You will need to have the Java runtime environment (JRE) installed on your computer in order to use this software. As of Java Version 7 Update 51, you will also need to add https://www.crewes.org to the Java Exception Site List. This has been tested in Windows 10 using Microsoft Internet Explorer, Microsoft Edge and Mozilla Firefox.
To start the Hodogram Explorer click on the 'Launch' button above.
To use this Explorer you should first have four columns of ASCII data from a receiver. These should consist of three traces from, say, a 3-C geophone (for the same shot and receiver) and an accompanying time trace. The four columns may be in the same file or in separate files. Below is an example of an ASCII file with six columns. The relevant columns have been circled, with time in the fourth column and the vertical trace in the sixth column. The two horizontal traces are in other files not shown.
One easy way to copy-and-paste the data into the Explorer is to type Ctrl-a ("select all") in the ASCII file and then Ctrl-c ("copy"). The ASCII data will be scrolled to the end of the file and appear highlighted after the Ctrl-a action:
The Explorer program, when first opened, will appear like this:
Click inside the text area, then type Ctrl-a to select all the contents. The relevant part of the control panel will then appear like this:
Then type Ctrl-v ("paste") to transfer the copied data. The result looks like this:
Next check off the "Time" and "Vertical" boxes, as these indicate the data you are reading from this file:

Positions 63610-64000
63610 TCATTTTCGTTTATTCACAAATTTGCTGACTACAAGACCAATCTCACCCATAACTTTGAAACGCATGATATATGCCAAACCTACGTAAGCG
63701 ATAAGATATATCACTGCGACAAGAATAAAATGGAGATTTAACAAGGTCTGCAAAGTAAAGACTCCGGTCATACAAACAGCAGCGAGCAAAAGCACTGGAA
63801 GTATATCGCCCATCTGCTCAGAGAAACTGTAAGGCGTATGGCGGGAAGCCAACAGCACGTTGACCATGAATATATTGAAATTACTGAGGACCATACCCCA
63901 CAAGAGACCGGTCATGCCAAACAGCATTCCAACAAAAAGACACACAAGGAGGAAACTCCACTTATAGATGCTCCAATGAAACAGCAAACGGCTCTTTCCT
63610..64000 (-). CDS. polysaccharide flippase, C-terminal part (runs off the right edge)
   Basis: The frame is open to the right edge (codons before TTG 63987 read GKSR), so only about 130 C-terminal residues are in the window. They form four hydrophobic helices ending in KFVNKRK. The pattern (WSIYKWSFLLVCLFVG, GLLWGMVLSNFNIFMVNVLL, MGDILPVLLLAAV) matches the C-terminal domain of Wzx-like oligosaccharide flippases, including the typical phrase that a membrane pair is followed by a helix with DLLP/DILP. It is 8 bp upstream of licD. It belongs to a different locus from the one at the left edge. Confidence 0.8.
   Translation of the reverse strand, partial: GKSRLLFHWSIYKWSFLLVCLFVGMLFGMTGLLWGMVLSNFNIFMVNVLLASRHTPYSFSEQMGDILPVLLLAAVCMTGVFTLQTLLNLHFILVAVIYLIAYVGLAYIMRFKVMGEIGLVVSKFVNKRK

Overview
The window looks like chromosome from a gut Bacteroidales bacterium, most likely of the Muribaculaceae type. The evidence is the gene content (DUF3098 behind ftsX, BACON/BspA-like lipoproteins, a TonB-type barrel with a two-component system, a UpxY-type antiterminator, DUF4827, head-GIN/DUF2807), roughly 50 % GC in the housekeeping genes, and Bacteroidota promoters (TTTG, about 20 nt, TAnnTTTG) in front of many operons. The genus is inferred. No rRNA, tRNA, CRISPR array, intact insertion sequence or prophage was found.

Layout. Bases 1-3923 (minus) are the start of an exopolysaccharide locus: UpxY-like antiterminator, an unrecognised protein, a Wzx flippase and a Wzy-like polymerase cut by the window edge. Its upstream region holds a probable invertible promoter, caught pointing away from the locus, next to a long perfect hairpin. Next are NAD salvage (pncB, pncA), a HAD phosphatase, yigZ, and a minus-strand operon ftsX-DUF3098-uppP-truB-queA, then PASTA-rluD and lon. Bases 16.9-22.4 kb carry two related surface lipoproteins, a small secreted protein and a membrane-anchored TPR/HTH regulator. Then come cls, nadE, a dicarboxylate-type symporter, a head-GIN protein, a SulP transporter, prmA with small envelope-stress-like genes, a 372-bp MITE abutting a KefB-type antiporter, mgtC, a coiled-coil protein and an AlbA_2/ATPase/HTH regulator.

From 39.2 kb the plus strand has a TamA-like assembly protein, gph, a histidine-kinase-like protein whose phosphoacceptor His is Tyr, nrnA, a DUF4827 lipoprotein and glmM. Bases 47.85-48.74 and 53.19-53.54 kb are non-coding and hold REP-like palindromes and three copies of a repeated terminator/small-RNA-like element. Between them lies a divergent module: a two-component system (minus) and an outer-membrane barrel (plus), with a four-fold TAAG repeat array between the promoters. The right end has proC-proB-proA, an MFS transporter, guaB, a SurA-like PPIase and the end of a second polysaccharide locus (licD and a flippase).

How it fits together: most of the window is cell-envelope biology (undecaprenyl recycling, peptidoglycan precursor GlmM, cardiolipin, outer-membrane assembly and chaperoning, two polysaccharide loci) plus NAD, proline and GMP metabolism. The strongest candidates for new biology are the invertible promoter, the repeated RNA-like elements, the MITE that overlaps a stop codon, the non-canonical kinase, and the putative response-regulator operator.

Next change the column numbers to "4" and "6":
Right now there is a field a couple of lines down that reads "Data read in: none". After you click the "Read data" button, this changes to show the number of elements read in from each column.
Note that checkboxes have disappeared for "time" and "Vertical". It is no longer possible to read in data for these quantities unless you restart the Explorer. Two other checkboxes remain though. You should now repeat the steps above for other files to obtain the horizontal shear traces. The Explorer might then read as follows:
Finally click "Plot Hodograms". The left-hand side of the Explorer will appear as below:
Note the following:
- the tall, narrow plots display the three time traces, all with the same scaling
- the square plots diplay the hodogram crossplots for all three component pairs
- best-fit lines for the data are shown by a straight red line in each hodogram
- best-fit polarization angles are given in degrees at the top of each hodogram
- you may change the time limits of the plot using the vertical slider bars
- you may change the color scheme of the plot using the drop-down menu at the bottom of the control panel
Created by Chuck Ursenbach. First created May 18, 2007.
Technical NotesA hodogram displays a two-dimensional projection of a trajectory of a point moving in space. It is a crossplot of any two components of motion of the object. It is used in exploration seismology to find information on the direction travelled by a wave before it is detected at a receiver. The motion of the receiver itself is being plotted in the hodogram.
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